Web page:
fSheldon wrote 29 / 8 / 10
Re: ADVENTURES OF THE PAPER BATS
Thank you for asking me to comment on your childrens’ novel. I have read the chapters you’ve posted here and you have imagined quite a delightful saga of tales to suit children (around 8 years upwards I would guess). The idea of the paper bats is wonderful; I could see the metamorphosis from newspaper to a little 10cm bat complete with pointy ears and featherylike hair from paper. Quite delightful. Your use of the newspaper names is very clever and could easily be more exploited – tele – dressed in blue – the telegraph traditionally being a Conservative paper whose colour is blue and so on. Maybe add more names from other countries ie foreign visitors perhaps over on holiday or having to adjust to another country due to climate change?
The theme is magical and each separate story is of a length that is conducive for a bedtime story – not too long or too short. Then you have the theme concerning being kind and proper towards animals and in this instance parklands. I cannot fault the concept. Well done!
Fiona Sheldon [Creative Book Club]
Jedah Mayberry wrote 31 / 8 / 10
I hadn’t expected to come across such a great children’s book when I was surfing around. Then, it’s not the first thing on this site to have caught me off guard. Your book succeeds in sparking the imagination of children of all ages. I love the use of ordinary objects animated by a mere shift in perspective, objects that otherwise go overlooked. It’s really a nice story.
Jedah Mayberry, Austin Tx, USA
Frank James wrote 2 / 9 / 10
Hi Jerry ( Adventures of The Paper Bats),
This is brilliant. love it when books point out obvious and everyday things to children and then turn them in to something magical. This book does exactly that and I can see this being adored by children all over. I have a granddaughter who insists on me reading anything to her. Not yet three year old, I just know she will love the Paper Bat characters and even better if it’s a series. Best wishes mate. get them published quick, I need them now!
defeateddragon wrote 2 / 9 / 10
Cute story, it makes your imagination come alive. I like the the way the story is made linked to reality with a touch of humour. enjoyed the read thank you…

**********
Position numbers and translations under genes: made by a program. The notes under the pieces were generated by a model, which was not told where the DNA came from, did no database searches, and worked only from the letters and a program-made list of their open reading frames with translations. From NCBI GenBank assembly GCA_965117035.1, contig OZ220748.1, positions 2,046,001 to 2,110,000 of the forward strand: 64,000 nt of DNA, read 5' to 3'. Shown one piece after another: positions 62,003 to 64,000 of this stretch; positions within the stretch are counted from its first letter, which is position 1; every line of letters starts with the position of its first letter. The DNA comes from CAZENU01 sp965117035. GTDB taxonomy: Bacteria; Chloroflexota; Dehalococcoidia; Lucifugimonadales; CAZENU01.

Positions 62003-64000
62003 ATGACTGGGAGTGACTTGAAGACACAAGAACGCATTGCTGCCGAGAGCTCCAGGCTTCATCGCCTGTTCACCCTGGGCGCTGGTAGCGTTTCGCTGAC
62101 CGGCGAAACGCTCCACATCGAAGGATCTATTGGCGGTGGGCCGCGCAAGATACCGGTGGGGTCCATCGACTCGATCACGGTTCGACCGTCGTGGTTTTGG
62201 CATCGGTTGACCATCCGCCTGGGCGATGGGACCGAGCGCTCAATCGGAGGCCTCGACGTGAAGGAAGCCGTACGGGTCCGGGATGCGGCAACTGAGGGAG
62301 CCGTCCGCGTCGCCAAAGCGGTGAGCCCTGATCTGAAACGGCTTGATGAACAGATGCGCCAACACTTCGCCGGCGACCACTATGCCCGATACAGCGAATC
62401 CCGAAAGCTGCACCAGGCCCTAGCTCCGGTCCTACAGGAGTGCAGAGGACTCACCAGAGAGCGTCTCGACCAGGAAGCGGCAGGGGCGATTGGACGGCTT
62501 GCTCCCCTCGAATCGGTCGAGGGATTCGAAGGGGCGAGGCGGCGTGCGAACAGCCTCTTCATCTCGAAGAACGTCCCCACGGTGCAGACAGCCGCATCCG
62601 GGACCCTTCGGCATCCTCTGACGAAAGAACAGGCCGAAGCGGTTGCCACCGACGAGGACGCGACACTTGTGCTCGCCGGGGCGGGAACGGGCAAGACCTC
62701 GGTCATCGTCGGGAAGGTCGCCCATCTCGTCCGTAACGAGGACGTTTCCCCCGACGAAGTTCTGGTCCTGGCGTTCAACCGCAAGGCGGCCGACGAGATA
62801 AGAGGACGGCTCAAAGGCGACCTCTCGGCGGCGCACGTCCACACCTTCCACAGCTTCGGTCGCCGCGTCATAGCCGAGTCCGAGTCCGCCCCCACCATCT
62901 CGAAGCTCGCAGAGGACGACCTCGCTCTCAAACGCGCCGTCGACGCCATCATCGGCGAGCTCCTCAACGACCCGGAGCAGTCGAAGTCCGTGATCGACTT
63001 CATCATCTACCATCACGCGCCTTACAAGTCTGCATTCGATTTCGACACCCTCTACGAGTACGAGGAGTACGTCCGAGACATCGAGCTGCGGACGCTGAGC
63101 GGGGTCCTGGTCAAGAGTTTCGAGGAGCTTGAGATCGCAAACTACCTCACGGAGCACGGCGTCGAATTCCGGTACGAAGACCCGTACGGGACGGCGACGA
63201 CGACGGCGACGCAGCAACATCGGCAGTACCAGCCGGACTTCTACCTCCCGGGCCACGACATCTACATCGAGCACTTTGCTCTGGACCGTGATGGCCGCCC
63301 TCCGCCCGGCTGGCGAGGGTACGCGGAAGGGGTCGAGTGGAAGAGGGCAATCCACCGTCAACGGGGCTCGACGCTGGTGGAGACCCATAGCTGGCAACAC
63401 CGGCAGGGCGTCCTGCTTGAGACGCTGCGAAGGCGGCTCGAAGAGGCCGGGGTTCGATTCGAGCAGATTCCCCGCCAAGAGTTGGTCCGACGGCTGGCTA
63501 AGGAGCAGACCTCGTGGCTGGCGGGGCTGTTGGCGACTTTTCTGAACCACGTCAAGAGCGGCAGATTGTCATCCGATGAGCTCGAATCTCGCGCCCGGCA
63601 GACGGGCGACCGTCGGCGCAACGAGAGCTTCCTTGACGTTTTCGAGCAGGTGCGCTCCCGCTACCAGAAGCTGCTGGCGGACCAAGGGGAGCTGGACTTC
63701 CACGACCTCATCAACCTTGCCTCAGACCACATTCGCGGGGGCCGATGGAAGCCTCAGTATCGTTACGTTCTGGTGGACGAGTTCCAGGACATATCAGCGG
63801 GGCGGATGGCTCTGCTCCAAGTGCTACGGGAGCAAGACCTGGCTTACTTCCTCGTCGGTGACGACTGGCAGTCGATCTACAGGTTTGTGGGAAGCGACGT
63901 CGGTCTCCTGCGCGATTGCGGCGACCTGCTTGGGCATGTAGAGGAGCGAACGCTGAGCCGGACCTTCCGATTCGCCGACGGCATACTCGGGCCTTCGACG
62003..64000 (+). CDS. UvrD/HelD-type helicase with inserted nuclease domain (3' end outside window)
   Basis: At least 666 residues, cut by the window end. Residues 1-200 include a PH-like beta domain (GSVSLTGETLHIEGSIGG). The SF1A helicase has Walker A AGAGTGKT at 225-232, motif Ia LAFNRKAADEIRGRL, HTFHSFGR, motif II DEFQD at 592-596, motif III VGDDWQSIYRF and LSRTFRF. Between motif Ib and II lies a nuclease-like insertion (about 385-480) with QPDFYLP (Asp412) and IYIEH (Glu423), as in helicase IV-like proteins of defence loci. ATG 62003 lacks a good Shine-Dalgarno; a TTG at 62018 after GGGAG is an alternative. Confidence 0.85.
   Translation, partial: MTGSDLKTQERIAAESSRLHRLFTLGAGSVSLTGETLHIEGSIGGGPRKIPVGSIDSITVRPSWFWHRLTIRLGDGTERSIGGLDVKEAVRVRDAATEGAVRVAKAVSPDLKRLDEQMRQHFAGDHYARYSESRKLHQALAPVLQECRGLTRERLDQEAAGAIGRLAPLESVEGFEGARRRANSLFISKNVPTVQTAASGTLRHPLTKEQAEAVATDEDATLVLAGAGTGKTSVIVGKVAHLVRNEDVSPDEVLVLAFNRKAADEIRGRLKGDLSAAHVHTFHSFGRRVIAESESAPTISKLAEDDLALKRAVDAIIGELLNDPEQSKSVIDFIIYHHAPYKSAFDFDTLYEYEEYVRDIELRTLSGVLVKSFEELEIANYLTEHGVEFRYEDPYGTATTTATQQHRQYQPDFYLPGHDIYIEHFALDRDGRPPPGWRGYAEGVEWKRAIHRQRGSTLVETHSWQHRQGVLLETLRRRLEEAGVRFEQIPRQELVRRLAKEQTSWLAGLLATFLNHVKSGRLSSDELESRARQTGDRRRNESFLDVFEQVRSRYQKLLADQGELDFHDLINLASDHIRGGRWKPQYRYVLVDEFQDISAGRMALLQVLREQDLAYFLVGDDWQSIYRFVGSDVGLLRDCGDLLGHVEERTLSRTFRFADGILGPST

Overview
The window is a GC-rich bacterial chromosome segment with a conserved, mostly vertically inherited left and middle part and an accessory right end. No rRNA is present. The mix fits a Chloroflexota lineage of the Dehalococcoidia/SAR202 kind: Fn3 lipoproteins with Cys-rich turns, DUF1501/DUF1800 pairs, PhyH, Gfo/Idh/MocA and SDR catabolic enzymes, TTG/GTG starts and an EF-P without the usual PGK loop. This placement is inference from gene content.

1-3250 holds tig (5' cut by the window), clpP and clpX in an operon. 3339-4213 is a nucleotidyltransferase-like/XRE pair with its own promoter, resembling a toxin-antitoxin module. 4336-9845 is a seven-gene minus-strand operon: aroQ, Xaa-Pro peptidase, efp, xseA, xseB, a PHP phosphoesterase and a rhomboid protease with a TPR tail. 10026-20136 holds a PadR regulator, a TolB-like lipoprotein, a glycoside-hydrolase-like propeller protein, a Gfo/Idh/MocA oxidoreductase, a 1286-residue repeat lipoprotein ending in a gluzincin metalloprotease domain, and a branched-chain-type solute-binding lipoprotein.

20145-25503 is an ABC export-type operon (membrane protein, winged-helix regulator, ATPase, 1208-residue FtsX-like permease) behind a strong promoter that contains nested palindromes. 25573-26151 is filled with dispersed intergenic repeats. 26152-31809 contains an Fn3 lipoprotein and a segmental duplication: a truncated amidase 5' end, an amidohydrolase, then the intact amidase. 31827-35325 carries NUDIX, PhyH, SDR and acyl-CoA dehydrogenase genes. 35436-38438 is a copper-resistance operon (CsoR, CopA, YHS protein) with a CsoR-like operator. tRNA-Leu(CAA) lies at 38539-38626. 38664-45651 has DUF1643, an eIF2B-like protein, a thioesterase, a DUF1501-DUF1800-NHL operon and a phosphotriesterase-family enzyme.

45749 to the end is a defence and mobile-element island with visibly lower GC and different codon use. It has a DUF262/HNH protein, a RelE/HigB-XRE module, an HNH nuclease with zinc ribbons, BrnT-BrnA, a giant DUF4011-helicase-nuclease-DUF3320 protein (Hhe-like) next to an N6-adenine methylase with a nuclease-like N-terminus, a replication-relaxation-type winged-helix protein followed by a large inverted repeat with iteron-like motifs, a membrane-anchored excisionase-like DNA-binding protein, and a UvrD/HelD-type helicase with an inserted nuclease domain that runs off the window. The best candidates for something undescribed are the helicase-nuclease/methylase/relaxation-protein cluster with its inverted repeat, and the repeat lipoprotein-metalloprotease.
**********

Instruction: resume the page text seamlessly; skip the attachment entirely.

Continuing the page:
Cheryl Regis wrote 11 / 9 / 10
It`s very sweet and I think the illustrations will bring this lovely story to life. This is a very visual piece of writing, I can already picture the tiny paperbats, with their fragile wings and fury bodies. Jack is a lovely character, the joy he takes in discovering the talking paperbats is charming. Overall, I really enjoyed the read (despite my advancing years).
Cheryl R. [77 years young].
S.J. Willing. wrote 30 / 9 / 10
It’s a cute little story and one I can easily imagine a parent reading to a child until they are old enough to read it themselves. Imaginative and goes at a pace which will be easy for children to follow.
I hope you do well with this.
Sheena Ignatia – Andre wrote 25 / 10/ 10
What a lovely little book- I looked at your website illustarations too- absolutely gorgeous!
I used to work in a small community library and would have loved to read this to the littles ones there.
Hope more people get to see it.
Gillian Hammer wrote 18 /11 / 10
This is just delightful. I was a little reluctant to read it because I was afraid it would be too cute and precious but as it turns out it’s just cute and precious enough for my tastes and I think young children will enjoy it very much. Jack’s first identification of a paper bat is well done and that’s the hook that will keep readers interested. I hope this gets published
A. G. Holland wrote 28 / 11 / 10
I love the idea of these stories. I grew up on the Wombles, and I think you have captured a similar spirit – you are continuing this storytelling tradition, rather than repeating it. Your storytelling technique also reminds me of The Owl Who Was Afraid of the Dark. The idea of bats made of paper is magical and beautiful and some really good illustrations could pull the story off the page. I would hope the story would suit children young enough to be read to (I imagine my 5-year-old is just about old enough to start enjoying this) and also older children who can curl up on their own and read it. There are some typos and things that need fixing, but that doesn’t detract from the overall quality of the storytelling. I wish you success, both for your sake and for the real-life bats (some of which, incidentally, live in my parents’ loft )
Alison Holland [G.T. Publishers Ltd]
PCreteul wrote 27 / 12 / 10
What can I say?
Your story is whimsical and wonderful. You write vivid descriptions and pay attention to just the right details eg the tiny scarf. I think young children will love this story.
Diana TJohns wrote 8 / 1 / 11
Really original story. Like it very much. I think you need more action at the beginning and a little less of the 3rd person story telling.
I like how all the bats are named after newspapers and it brings a bit of the wombles into it with the french nanny.
Very very clever. Can see it very clearly all the bats have their own personalities too.
Thanks for inviting me to read the book.
Diana Johns [Hamilton Publishing, USA]
Chuck wrote 28 / 2 / 11
This is good and having read it to my nephew he loves it. You’re on a winner.
John G Cyprus wrote 27 / 3 / 11
What a good idea. I think I probably look at this from a more adult point of view than your target audience, although I am often accused of being childish. However for me I wouldn’t refer to Sunny as a Paper Bat until he coins the name his self. On the subject of names the are everything in almost all writing, even if only to fix an image in the writers head. In this case your use of the newspapers is an inspiration
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